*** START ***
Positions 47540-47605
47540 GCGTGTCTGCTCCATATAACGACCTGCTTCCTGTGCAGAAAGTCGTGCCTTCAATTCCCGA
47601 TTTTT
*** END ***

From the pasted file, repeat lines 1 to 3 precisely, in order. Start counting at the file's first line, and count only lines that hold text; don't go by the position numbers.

Positions 47540-47605
47540 GCGTGTCTGCTCCATATAACGACCTGCTTCCTGTGCAGAAAGTCGTGCCTTCAATTCCCGA
47601 TTTTT